Black Male Achievement and Early School Attendance

Education and Literacy, Men, Race and Ethnicity

Black Male Achievement and Early School Attendance

Chronic absence from preschool and elementary school -- defined here as missing at least 10% of the school year, regardless of whether or not the absences are excused -- is a key contributor to poorer educational outcomes of black males later in life. The Campaign for Grade-Level Reading has partnered with the Campaign for Black Male Achievement to produce a factsheet on this topic, as well as other resources.

January 2013

Geographic Focus: North America-United States, North America-United States (Western)-California-Alameda County-Oakland

In and Beyond Schools: Putting More Youth on the Path to Success with Integrated Support

Education and Literacy

In and Beyond Schools: Putting More Youth on the Path to Success with Integrated Support

As it becomes increasingly clear that a rich set of skills beyond academic knowledge is needed to thrive in college and career, schools must create the learning environments that help youth develop the range of knowledge, skills, and mindsets that research links to postsecondary success. In 2010-2011, 83,469 California youth left school without a high school diploma. Just 65 percent of 2008 California high school graduates enrolled in a postsecondary program shortly after high school.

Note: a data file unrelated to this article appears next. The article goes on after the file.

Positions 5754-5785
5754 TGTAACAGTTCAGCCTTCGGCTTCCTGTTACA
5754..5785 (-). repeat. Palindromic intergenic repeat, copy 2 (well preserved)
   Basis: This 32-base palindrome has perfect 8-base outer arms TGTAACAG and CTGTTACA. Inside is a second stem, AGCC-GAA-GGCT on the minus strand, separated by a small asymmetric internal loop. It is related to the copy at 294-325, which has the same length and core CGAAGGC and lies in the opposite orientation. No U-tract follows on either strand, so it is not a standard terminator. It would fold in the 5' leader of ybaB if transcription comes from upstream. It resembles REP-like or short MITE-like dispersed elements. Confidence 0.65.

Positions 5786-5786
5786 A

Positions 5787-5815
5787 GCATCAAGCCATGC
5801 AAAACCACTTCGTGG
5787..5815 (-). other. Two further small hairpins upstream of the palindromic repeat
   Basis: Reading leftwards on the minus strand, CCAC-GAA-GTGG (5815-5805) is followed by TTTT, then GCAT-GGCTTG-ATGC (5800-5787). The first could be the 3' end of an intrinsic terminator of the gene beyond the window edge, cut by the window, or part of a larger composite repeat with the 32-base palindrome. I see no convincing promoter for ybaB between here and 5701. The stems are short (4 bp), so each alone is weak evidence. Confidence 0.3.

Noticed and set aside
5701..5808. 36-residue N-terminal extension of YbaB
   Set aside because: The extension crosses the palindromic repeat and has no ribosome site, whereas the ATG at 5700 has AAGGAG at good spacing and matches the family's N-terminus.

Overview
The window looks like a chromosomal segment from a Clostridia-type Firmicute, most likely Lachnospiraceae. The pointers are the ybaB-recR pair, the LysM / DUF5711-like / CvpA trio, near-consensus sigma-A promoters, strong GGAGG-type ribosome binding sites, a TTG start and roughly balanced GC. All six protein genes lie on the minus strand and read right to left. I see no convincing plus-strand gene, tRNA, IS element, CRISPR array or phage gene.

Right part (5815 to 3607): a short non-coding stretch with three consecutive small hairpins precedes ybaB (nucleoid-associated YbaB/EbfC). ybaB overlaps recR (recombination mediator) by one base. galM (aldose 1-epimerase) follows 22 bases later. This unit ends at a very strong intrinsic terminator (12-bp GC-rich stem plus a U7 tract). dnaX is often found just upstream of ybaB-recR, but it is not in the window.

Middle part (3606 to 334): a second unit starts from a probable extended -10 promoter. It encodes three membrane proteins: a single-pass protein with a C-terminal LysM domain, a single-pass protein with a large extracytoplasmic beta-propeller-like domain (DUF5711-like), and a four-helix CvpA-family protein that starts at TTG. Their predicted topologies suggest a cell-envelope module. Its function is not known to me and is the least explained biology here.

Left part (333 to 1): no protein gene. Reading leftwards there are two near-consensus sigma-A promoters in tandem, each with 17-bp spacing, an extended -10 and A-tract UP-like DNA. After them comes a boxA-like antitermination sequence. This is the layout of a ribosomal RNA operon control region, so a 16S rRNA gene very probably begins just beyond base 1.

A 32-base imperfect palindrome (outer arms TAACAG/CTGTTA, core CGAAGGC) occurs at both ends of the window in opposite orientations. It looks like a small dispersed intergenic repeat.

Only 63 percent of those attending four-year colleges completed a degree within six years, and 31 percent of those attending two-year colleges graduated within three years.These patterns are not specific to California. Across the nation, a young person's socioeconomic background correlates highly with academic outcomes. The pattern is particularly troubling because an individual's level of education has a direct correlation with future earnings and other measures of life quality.

Schools are struggling to help more youth develop the increasingly complex body of knowledge, skills, and mindsets they need to succeed in college, careers, and civic life. In and Beyond Schools argues that building these skills and knowledge requires an integrated approach to youth development, one that leverages the expertise of schools and community resources beyond schools. As schools develop richer learning environments that nurture a broader range of psychosocial skills, this work can be enabled and accelerated through community partnerships that help schools build and complement their own strengths. Public and nonprofit organizations and agencies that work with young people beyond the school day often have experience developing many of the qualities and skills that research associates with college and career success. However, their expertise and resources are underutilized in the absence of sufficient incentives, structures, and policies to systematically align their work with public schools.